In 2019 Kazakhstan repatriated 595 citizens from camps and detention centres in Syria
through Operation Zhusan. Operation Zhusan was a unique effort among the actions taken
by states globally to address the issue of so-called “foreign fighters” remaining in the region.
The majority of repatriates brought back over five phases of the Operation were children
who returned alone or were accompanied by a smaller number of women, and a limited
number of men. Thirty-three men who were repatriated were immediately arrested and
charged with terrorism offences, 13 women were also charged with terrorism offences and
supporting propaganda. The women and child returnees who did not face criminal charges,
who were in the majority, were made the subjects of a rehabilitation and reintegration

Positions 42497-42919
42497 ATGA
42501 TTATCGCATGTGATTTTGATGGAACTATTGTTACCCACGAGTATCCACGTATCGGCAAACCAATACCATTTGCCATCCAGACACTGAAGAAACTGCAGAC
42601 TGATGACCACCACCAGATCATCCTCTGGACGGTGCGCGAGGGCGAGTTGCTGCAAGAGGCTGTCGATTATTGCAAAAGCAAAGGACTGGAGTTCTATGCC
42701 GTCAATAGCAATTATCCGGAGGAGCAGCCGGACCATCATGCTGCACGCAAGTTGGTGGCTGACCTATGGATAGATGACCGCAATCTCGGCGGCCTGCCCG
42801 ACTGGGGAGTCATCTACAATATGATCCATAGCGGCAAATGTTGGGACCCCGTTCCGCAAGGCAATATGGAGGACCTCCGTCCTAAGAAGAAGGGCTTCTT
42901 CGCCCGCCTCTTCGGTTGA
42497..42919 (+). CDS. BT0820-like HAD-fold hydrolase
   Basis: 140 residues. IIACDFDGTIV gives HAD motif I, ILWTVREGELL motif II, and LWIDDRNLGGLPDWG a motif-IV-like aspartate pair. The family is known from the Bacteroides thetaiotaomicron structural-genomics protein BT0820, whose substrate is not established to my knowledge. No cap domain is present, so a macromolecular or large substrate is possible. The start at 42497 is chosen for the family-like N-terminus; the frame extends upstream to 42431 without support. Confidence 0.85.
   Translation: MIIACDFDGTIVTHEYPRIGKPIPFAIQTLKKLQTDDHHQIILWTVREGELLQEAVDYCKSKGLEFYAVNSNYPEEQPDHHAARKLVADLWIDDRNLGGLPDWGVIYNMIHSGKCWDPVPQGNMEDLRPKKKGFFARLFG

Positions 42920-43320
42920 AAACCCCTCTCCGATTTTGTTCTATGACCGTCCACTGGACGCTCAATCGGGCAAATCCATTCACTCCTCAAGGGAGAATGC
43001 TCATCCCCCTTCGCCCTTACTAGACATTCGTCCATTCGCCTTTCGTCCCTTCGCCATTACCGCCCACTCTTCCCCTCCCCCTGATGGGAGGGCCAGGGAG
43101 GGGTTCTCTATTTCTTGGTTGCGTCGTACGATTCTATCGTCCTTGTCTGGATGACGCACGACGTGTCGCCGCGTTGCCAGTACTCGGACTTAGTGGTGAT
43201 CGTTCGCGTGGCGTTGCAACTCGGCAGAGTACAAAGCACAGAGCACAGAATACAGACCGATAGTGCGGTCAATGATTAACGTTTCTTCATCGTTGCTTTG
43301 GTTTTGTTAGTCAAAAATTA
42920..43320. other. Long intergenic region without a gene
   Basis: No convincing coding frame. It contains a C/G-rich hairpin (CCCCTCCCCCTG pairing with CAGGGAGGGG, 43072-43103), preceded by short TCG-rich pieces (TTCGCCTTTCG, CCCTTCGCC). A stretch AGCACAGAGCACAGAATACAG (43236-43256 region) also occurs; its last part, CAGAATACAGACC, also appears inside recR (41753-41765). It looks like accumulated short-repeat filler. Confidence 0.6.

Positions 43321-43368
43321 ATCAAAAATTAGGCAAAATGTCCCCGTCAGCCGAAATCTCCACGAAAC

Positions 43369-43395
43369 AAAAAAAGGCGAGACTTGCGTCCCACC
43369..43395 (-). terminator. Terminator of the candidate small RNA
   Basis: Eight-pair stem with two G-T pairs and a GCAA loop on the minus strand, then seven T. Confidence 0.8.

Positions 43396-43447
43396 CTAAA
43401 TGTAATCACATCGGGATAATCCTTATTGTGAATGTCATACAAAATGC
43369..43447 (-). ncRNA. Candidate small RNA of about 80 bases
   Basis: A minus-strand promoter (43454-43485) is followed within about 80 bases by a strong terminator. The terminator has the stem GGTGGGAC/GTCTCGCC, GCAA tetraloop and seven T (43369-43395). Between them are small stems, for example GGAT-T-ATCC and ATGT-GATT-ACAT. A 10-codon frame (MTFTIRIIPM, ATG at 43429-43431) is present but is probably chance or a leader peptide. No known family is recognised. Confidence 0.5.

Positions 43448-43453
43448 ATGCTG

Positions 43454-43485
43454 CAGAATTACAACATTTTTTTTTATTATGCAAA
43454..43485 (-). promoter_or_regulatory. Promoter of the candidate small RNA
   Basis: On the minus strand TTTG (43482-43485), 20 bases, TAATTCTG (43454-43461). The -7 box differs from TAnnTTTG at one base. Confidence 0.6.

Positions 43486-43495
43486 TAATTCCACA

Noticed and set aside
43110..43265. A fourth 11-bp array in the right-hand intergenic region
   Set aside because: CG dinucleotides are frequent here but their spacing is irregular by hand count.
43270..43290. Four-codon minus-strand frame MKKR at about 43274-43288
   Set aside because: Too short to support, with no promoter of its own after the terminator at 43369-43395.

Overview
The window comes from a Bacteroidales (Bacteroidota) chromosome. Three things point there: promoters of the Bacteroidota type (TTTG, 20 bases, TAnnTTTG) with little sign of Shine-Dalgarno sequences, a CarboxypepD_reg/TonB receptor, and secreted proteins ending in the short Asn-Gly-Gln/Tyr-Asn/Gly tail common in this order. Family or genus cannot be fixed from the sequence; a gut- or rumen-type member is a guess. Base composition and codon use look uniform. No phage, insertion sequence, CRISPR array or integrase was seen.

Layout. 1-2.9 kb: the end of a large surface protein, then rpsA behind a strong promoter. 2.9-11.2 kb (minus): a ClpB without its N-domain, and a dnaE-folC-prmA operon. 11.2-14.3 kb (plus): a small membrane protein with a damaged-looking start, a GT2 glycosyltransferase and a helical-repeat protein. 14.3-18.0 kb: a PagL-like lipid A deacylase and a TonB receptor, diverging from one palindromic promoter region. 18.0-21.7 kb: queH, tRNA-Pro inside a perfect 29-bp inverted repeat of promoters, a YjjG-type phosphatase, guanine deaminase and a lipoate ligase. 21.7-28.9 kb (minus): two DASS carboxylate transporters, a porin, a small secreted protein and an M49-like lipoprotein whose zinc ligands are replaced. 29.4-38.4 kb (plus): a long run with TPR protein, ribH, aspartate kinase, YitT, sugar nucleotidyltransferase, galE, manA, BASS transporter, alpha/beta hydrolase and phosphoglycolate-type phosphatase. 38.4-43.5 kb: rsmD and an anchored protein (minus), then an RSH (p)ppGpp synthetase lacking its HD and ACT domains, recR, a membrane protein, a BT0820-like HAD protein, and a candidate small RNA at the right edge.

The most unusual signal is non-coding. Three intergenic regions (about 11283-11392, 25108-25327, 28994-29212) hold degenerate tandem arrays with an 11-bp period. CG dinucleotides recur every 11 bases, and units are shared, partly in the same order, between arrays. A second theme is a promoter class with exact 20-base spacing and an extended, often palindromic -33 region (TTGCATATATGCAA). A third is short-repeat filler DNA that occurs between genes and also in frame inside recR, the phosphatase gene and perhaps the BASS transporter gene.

programme involving a minimum of a month-long stay at a dedicated rehabilitation centre,
followed by support in the community which is ongoing. The international community is
observing the results in Kazakhstan from a distance, although the long-term outcomes may
not be known for many years. The issue of people being held in camps and prisons in Syria
by Kurdish forces who are non-state actors is an issue that cannot be ignored indefinitely2
The following analysis highlights some of the lessons learned so far from Kazakhstan’s
experience of taking a pro-active rights-based approach.